Foreign media digest for June 15, 2014

First reaction of the Western media on Ukraine minister’s remark about Putin. Newspapers reacted without condemnation, just simply retelling the situation near the Russian embassy in Kiev. International Business Times, The Guardian, the Times, Financial Times, Independent, VOA, Europe online, Reuters, The Daily Beast, Mashable, Spiegel, T-Online, Le Monde, L’Express:

The U.S. and EU say they will impose economic sanctions on Russia if it does not cease hostilities in the run-up to the date. The escalation comes as the EU and Ukraine prepare to sign a free trade treaty on 27 June which will legally bind Ukraine to stay out of Russia’s Eurasian Union.
William Hague, the British foreign secretary, said the international community stands ready to impose further sanctions on Russia.
Financial Times, Telegraph, The Guardian.
William Hague, the British foreign secretary, condemned an attack on a Ukrainian airplane over the city of Luhansk and said that the international community was ready to impose the next level of sanctions on Russia. “I offer my sincere condolences to the families, friends and colleagues of those affected,” Foreign Secretary William Hague said in a statement. According to him, “this tragic incident once more highlights the immediate response from Russia to deescalate the conflict in the east of Ukraine, and stop supplying separatists with weapons.”
Italians by quoting experts start discussing the dichotomy in the regency of the Kremlin.
La Stampa.
The dichotomy in the regency of the Kremlin divided between those who fear for the future of the country and those who foot down hard on the line, Frahchesko Semprini writes for La Stampa. Anders Aslund, former economic expert of Russian and Ukrainian governments, thinks the situation is very tough and shows Kremlin’s double standards. “Putin is realizing that the financial conditions of Russia are getting worse quickly, uncertainties and market volatility have cost the country 2.5 percentage points in terms of lost growth,” the article points out. Aslund thinks that Putin usually listen to three categories of his associates. The first group is the so-called crown of the oligarchs composed by Gennady Nikolayevich Timchenko, Arkady Rotenberg and Yury Kovalchuk Valentinovich.The second group is composed of the great managers who are most concerned about the situation in Crimea. Finally, the third is made up of the highest national security officials as Platonovich Nikolai Patrushev, former secretary of the FSB, and Alexander Vasilyevich Bortnikov, also a former number one of the heirs to the KGB. While the first two groups fear the consequences of the economic and financial sanctions, the last group goes to a hard line, the expert informs.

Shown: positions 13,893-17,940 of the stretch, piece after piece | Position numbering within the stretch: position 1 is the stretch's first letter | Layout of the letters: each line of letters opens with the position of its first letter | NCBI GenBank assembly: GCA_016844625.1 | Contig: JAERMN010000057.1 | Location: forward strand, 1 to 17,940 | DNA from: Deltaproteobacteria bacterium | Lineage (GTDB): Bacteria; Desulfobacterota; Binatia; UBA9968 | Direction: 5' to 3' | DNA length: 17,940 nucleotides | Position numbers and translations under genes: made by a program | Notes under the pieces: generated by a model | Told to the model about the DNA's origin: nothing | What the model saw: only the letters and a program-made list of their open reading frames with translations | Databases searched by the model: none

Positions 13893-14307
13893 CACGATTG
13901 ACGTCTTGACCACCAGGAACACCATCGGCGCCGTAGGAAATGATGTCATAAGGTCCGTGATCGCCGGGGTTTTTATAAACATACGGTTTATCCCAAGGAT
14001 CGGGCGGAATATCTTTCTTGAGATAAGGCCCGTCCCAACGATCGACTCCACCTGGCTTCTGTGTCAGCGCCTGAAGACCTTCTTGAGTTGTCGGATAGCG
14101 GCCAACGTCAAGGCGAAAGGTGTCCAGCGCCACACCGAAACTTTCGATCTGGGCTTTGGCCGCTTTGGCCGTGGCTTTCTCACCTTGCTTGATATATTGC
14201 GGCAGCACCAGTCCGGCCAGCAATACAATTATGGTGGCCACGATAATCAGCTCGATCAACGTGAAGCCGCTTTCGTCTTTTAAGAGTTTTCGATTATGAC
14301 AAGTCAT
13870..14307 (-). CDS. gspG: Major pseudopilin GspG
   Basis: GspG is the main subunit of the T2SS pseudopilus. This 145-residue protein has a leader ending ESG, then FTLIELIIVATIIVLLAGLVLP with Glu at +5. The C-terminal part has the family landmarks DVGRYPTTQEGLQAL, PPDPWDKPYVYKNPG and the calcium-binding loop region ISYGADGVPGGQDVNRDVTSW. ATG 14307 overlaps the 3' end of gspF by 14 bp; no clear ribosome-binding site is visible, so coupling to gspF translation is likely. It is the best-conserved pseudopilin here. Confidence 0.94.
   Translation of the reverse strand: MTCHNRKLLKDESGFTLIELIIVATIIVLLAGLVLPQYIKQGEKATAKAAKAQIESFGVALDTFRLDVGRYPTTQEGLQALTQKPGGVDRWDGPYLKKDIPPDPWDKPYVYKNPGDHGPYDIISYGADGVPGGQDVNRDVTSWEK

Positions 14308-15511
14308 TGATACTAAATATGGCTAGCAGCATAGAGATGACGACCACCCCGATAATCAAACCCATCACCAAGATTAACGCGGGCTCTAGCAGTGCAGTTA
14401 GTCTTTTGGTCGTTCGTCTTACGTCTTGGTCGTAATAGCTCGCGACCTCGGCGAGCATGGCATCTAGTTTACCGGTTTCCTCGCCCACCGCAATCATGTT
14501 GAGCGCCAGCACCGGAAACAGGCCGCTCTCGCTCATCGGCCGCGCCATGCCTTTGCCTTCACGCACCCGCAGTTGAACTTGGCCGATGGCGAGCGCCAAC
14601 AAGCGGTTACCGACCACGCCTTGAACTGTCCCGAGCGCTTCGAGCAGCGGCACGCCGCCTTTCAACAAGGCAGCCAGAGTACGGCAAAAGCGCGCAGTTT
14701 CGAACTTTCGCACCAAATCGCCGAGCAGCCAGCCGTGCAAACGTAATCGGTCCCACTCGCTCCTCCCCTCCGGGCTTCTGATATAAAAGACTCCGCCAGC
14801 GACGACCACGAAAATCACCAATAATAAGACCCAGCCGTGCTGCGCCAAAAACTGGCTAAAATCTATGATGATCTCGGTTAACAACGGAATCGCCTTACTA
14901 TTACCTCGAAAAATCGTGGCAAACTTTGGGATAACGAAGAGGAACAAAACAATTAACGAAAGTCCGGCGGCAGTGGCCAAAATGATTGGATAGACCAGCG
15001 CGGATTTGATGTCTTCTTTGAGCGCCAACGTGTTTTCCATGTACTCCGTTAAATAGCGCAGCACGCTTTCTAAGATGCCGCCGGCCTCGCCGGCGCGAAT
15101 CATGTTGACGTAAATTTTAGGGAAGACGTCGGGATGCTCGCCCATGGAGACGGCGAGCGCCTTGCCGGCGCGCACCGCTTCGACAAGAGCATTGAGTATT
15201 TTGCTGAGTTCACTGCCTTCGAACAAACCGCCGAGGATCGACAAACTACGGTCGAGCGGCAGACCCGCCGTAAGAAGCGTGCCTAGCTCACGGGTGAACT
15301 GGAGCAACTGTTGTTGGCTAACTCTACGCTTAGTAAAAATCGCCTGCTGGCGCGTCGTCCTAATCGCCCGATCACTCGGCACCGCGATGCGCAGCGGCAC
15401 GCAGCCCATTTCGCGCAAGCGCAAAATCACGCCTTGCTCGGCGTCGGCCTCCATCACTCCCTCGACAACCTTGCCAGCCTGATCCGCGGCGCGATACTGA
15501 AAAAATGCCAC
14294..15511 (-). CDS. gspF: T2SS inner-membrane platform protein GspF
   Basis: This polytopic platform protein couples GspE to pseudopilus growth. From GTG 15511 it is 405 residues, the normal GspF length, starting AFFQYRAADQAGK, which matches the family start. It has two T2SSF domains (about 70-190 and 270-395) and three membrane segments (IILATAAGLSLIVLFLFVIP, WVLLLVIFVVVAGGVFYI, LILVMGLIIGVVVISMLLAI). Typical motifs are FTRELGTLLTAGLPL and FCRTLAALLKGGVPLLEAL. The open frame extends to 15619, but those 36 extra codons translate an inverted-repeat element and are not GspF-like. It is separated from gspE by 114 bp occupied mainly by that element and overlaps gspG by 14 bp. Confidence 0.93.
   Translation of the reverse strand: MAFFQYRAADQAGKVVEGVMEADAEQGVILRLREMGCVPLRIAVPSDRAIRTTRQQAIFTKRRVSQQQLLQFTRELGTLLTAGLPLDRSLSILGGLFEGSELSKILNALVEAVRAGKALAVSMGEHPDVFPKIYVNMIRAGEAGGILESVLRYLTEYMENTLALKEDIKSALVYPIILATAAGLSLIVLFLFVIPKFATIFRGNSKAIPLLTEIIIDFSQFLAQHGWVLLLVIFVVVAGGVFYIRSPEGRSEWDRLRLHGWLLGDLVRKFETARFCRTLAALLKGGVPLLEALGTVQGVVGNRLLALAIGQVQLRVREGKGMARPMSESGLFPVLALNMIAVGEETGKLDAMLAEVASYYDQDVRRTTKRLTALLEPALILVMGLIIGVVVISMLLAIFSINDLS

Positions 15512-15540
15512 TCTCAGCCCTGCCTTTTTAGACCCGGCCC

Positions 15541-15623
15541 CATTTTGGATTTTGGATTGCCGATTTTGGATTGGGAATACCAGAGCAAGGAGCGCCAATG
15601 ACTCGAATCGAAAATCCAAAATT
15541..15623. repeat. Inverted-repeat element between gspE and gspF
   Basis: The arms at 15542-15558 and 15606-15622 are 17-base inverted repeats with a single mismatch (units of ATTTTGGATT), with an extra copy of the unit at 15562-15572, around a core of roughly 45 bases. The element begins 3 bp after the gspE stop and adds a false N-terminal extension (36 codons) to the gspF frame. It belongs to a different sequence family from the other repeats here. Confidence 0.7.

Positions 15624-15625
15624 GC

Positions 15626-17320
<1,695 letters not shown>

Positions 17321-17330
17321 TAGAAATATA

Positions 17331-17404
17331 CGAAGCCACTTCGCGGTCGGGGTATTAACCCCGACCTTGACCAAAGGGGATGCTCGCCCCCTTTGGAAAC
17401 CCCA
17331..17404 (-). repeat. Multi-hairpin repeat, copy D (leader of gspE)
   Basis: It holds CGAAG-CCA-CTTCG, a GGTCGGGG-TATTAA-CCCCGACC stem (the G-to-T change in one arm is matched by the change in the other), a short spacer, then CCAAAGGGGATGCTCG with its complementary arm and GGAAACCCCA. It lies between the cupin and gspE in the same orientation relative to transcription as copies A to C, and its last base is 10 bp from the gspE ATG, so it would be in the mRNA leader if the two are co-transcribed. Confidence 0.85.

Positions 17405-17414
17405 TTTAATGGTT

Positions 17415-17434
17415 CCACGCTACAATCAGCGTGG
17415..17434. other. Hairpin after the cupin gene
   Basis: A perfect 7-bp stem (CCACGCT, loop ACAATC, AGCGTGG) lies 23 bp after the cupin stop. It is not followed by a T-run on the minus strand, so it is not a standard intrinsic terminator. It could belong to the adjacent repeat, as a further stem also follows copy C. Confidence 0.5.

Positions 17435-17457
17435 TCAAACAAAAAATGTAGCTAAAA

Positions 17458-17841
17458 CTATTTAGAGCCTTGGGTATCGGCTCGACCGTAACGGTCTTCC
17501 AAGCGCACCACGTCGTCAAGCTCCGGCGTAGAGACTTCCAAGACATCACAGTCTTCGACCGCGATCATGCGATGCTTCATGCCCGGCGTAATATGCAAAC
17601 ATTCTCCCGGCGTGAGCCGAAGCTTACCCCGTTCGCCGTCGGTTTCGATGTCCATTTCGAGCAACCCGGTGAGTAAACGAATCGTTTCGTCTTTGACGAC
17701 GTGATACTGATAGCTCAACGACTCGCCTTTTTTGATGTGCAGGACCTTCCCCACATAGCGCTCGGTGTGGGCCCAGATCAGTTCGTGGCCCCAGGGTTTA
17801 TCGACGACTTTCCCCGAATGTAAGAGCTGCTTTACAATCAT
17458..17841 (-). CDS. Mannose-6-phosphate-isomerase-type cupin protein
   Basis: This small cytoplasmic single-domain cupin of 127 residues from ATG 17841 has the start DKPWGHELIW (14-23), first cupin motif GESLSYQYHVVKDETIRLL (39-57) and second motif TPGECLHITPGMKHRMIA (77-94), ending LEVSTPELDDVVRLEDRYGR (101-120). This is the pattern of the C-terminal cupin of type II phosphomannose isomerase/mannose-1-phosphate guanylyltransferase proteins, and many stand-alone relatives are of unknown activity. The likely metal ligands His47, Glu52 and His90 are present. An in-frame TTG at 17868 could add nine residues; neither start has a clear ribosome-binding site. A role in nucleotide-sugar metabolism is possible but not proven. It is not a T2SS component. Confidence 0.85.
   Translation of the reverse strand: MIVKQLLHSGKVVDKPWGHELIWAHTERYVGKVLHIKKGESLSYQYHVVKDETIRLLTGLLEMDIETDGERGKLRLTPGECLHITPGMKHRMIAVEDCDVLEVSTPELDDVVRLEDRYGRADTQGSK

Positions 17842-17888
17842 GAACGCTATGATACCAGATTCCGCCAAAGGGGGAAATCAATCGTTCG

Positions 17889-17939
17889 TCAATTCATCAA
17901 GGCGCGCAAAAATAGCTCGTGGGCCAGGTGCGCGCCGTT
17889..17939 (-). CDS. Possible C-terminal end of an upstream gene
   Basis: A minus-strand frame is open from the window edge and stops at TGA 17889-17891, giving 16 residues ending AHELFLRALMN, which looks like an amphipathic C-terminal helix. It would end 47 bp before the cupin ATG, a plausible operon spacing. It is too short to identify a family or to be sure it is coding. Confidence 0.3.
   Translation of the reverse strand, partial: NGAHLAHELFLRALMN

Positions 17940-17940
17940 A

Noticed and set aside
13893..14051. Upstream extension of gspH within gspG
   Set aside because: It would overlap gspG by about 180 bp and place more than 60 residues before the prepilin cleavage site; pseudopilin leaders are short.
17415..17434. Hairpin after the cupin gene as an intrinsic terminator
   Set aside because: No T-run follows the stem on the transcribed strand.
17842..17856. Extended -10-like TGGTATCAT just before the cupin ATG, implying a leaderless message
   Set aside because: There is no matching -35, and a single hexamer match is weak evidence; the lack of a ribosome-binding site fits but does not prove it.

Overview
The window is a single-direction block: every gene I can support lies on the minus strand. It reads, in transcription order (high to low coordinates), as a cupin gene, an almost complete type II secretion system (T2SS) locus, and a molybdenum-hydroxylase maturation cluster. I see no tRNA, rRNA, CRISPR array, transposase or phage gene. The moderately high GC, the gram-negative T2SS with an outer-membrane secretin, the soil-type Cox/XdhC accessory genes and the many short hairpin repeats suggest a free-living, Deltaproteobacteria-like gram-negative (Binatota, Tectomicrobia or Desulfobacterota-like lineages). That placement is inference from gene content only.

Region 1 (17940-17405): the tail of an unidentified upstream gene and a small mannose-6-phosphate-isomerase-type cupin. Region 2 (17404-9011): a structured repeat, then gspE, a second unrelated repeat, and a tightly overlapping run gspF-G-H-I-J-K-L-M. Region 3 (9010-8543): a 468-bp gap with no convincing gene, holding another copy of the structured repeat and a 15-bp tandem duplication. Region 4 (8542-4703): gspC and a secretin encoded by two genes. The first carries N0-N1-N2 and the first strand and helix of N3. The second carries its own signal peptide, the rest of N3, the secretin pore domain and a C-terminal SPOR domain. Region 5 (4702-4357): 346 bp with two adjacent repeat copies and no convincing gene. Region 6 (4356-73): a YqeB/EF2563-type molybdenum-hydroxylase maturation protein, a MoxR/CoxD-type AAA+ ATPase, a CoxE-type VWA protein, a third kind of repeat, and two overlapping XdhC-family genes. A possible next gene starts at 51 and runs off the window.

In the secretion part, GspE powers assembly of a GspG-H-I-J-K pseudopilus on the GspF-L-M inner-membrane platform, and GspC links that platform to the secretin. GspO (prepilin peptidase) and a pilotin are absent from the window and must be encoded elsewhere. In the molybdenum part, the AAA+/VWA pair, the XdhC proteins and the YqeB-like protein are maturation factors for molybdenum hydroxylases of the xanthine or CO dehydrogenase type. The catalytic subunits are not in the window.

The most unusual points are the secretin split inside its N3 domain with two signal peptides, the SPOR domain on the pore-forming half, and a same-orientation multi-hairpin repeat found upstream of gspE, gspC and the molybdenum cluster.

German media once more write about the influence of Russian intelligence service on German vox populi.
Die Welt:
“What Russian journalists have been pointing out a lot, at last alarms German intelligence service,” the article for Die Welt writes about the Russian information war in Germany. This week president of BfV Hans-Georg Maassen says “Russian special forces are not only working on getting the information, but trying to influence on public opinion in Germany.”